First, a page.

Neuroscience: Your local marketing research pest is getting into the action ...
Here's a type of study I would like to see less of:
From Nature Precedings: Prepublication research and Preliminary Findings, here's part of the abstract:
Received 30 January 2009 08:57 UTC; Posted 09 February 2009I hope this goes nowhere. Market research is a big enough social pest already.
Tags: neuroimaging Methods Marketing research Neuromarketing
We now stand at a juncture where cognitive function can be mapped in the time, space and frequency domains, as and when such activity occurs. These advanced techniques have led to discoveries in many fields of research and clinical science, including psychology and psychiatry. Unfortunately, neuroscientific techniques have yet to be enthusiastically adopted by the social sciences. Market researchers, as specialized social scientists, have an unparalleled opportunity to adopt cognitive neuroscientific techniques and significantly redefine the field and possibly even cause substantial dislocations in business models. Following from this is a significant opportunity for more commercially-oriented researchers to employ such techniques in their own offerings. This report examines the feasibility of these techniques.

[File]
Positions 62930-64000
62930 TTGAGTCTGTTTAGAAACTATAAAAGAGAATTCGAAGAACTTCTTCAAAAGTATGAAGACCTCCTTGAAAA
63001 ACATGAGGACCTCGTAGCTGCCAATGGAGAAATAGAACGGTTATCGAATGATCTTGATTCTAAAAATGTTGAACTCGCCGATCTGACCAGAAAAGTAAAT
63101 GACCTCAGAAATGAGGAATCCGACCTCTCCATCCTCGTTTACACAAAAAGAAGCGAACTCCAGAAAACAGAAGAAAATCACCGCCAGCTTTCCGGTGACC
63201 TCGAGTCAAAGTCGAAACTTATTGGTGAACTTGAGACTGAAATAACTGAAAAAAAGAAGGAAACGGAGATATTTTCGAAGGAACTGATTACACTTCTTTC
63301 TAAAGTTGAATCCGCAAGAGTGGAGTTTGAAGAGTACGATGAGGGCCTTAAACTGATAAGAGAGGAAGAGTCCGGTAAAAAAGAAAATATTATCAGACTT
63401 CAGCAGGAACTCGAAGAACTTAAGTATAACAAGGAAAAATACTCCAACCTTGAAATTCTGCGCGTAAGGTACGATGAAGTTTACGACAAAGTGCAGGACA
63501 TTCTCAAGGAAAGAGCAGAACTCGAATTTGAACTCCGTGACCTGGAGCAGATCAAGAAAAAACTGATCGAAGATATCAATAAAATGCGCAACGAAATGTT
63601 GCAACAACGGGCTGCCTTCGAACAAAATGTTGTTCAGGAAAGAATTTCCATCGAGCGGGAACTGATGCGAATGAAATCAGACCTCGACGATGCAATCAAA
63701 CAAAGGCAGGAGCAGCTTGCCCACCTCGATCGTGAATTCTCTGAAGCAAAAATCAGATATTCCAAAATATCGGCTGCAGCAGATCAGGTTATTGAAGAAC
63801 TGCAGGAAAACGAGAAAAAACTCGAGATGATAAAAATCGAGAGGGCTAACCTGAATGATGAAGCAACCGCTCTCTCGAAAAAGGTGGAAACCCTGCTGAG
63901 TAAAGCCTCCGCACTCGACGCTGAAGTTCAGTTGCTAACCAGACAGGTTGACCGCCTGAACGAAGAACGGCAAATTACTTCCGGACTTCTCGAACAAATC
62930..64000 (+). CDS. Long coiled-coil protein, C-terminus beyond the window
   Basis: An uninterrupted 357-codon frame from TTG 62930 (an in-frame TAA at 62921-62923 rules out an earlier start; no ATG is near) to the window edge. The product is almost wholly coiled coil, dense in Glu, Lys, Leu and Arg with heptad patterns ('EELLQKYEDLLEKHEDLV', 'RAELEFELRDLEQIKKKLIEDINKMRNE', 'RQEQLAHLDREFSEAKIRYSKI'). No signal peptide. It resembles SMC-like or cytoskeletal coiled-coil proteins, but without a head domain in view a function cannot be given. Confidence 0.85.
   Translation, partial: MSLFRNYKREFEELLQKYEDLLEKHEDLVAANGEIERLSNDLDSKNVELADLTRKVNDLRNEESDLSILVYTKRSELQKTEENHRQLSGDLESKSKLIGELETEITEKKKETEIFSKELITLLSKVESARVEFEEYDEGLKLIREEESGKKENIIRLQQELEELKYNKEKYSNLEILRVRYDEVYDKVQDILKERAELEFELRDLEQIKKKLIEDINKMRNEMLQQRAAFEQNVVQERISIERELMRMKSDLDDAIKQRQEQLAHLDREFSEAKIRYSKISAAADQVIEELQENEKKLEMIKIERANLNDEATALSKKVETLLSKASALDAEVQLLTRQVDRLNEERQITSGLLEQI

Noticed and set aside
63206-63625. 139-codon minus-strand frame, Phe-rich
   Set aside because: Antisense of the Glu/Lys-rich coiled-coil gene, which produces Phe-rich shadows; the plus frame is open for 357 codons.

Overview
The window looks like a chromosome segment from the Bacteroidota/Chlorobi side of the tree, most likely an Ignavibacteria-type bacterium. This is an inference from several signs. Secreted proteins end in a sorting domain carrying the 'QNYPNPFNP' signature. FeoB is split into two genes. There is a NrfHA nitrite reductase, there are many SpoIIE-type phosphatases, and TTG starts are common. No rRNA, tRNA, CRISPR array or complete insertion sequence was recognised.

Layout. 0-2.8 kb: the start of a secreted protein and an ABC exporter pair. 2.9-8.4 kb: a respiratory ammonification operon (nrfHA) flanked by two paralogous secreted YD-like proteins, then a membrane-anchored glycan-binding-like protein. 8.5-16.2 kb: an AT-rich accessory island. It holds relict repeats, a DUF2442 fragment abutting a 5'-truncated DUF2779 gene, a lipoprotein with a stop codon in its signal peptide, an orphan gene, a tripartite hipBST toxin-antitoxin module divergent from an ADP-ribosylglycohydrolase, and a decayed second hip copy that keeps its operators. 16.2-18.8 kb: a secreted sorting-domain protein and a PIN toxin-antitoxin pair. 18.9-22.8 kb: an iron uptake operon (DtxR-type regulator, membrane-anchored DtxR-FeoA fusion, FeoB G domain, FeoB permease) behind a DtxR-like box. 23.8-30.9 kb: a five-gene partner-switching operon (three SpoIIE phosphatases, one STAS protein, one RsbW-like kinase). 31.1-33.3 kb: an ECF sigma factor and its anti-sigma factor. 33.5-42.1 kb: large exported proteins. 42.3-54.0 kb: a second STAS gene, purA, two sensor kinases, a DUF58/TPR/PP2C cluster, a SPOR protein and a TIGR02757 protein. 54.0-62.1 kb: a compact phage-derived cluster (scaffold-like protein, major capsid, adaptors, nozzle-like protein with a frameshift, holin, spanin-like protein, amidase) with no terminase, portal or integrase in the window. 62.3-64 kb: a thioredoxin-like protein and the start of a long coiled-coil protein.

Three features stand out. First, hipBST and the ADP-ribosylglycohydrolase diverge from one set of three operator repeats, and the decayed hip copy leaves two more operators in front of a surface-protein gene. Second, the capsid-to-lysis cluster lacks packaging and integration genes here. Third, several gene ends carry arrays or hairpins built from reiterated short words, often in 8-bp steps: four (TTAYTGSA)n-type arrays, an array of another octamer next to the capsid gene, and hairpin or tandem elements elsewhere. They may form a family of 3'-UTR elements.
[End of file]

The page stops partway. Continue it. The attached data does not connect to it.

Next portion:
It's tolerable if we understand it as part of a sales strategy (those people gotta make a living). But pretending it is science is a fringe too far, I am afraid.
I believe that neuroscience should stay anchored closely to medicine. Urgent issues confront medical professionals - how to help children with development or behaviour disorders, adults with mental problems, seniors with reduced mental abilities, recovering victims of accidents and disease. What works and what doesn't are worthy challenges.
Figuring out what happens when someone decides to buy red hot scarlet pants as opposed to mean green ones is trivial - and may not really be knowable, precisely because it is so trivial.
Hat tip: Stephanie West Allen at Brains on Purpose